From Pulitzer Prize winner Edward Humes comes Eco Barons, the story of the remarkable visionaries who have quietly dedicated their lives and their fortunes to saving the planet from ecological destruction.
While many people remain paralyzed by the scope of Earth's environmental woes, eco barons--a new and largely unheralded generation of Rockefellers and Carnegies--are having spectacular success saving forests and wildlands, pulling endangered species back from the brink, and pioneering the clean and green technologies needed if life and civilization are to endure.
A groundbreaking account that is both revealing and inspiring, Eco Barons tells of the former fashion magnate and founder of Esprit who has saved more rainforests than any other person and of the college professor who patented the "car that can save the world," the plug-in hybrid. There are the impoverished owl wranglers who founded the nation's most effective environmental group and forced a reluctant President George W. Bush to admit that humans cause global warming. And there is the former pool cleaner to Hollywood stars who became the guiding force behind a worldwide effort to reduce greenhouse gas emissions.
At a time when there is no shortage of dire news about the environment, Eco Barons offers a story of hope, redemption, and promise--proof that one person with determination and vision can make a difference.
Pulitzer Prize-winner Humes (Mississippi Mud) profiles a band of idealistic environmentalists devoting their lives and fortunes to protecting nature, including such tycoons as Doug Thompson, the founder of fashion house Esprit, who now spends his millions buying up thousands of acres of land to create nature preserves, and Roxanne Quimby, creator of the cosmetics giant Burt's Bees, who is purchasing huge tracts of forests in Maine woods to "trump the real estate investor's visions of resorts, golf courses and suburban homes on clear-cut lands." But other "barons" are more David than Goliath. The Center for Biological Diversity, a cash-strapped nonprofit founded by an "owl expert, scientist and mystic" and a "former engineering student turned philosopher," is responsible for the recent campaign to fight climate change by protecting the polar bear under the Endangered Species Act. Engineering professor Andy Frank has spent 20 years "battling a recalcitrant [auto] industry and confused policy makers" to produce an affordable, plug-in hybrid car. Readers concerned with conservation will appreciate this optimistic if starry-eyed introduction to these little-known giants of the environmental movement. (Mar.)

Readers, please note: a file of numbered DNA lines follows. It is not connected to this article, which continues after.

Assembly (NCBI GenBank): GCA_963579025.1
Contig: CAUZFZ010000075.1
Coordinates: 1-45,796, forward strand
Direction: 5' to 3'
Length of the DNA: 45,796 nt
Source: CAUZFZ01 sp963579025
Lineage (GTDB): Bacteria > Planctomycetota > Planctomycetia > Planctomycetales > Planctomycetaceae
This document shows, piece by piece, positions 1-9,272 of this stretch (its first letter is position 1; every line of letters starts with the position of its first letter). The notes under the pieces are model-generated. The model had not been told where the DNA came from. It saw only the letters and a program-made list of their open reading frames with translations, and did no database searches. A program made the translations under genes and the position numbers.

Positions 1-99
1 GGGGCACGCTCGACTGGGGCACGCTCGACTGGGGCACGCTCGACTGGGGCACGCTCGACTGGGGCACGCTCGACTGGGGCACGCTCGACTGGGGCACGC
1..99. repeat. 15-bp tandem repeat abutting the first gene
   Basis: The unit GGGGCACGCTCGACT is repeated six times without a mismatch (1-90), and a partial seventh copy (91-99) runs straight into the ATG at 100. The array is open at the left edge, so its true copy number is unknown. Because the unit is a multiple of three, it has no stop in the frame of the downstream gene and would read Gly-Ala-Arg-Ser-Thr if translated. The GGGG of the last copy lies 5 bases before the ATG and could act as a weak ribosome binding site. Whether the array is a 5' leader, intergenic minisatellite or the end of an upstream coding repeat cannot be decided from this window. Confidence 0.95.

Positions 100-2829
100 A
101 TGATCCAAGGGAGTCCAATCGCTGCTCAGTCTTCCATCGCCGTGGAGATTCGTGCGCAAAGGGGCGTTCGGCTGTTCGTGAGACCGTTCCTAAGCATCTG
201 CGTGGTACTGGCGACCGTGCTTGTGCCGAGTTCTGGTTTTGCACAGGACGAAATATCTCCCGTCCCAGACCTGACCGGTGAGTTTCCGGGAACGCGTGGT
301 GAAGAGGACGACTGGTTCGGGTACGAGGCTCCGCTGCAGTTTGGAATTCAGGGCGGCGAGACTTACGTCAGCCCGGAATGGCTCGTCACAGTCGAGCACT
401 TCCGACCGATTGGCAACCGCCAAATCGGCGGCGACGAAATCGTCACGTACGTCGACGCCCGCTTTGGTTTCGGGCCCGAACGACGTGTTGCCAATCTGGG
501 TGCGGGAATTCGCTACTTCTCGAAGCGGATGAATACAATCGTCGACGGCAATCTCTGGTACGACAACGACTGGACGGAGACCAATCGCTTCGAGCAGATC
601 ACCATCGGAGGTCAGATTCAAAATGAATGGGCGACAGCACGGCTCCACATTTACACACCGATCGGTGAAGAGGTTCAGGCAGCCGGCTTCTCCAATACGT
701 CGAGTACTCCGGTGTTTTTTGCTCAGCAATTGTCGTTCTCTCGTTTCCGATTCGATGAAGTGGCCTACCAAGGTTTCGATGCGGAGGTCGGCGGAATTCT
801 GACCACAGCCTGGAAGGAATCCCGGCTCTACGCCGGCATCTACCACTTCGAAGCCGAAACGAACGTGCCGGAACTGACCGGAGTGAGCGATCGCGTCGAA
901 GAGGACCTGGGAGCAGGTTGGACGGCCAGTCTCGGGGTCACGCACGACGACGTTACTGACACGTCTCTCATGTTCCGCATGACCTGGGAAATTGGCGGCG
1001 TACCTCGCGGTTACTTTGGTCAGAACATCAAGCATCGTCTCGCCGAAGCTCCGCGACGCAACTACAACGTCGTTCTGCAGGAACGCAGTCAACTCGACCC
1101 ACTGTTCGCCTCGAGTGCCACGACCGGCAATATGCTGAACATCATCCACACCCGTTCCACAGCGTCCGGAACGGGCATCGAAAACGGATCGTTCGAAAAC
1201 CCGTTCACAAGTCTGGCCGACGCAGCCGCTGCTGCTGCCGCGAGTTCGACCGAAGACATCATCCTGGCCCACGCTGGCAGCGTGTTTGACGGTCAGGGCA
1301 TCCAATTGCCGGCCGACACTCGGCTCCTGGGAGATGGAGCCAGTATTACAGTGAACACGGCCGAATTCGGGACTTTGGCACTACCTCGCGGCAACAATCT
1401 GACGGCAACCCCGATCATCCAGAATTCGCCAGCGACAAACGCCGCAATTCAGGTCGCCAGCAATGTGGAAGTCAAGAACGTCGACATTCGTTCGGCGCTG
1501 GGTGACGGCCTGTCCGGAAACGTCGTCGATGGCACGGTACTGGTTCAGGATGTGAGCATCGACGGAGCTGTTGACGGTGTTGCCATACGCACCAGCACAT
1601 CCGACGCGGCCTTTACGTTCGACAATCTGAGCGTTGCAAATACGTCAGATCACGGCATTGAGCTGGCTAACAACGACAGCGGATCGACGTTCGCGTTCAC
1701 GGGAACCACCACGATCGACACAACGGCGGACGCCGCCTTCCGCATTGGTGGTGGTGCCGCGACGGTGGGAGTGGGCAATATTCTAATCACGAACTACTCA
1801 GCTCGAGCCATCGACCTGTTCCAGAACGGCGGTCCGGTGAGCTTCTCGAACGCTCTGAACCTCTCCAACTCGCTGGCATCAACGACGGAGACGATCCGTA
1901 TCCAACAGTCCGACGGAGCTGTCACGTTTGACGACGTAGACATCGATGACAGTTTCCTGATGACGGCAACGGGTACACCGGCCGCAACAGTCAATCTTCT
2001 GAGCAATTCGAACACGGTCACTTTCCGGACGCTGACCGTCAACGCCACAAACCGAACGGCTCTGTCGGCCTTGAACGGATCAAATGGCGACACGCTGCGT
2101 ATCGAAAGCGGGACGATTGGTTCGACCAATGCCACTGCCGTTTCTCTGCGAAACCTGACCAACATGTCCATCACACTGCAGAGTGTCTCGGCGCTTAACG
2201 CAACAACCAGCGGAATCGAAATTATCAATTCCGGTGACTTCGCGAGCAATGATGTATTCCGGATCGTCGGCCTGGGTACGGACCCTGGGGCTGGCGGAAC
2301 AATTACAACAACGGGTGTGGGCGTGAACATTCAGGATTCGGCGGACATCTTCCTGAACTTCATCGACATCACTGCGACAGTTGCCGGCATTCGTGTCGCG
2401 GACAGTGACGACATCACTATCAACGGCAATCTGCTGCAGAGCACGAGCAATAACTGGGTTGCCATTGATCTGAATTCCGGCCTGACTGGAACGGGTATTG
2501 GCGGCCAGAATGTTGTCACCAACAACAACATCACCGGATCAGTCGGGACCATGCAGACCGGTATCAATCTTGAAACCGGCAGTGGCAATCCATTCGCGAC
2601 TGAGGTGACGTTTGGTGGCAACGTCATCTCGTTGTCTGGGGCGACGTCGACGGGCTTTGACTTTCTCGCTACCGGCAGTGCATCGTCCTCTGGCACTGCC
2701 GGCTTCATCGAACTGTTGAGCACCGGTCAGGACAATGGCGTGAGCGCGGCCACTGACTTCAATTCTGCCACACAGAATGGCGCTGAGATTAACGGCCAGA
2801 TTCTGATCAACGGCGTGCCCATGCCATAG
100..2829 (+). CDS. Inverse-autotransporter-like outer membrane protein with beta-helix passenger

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March 02, 2009
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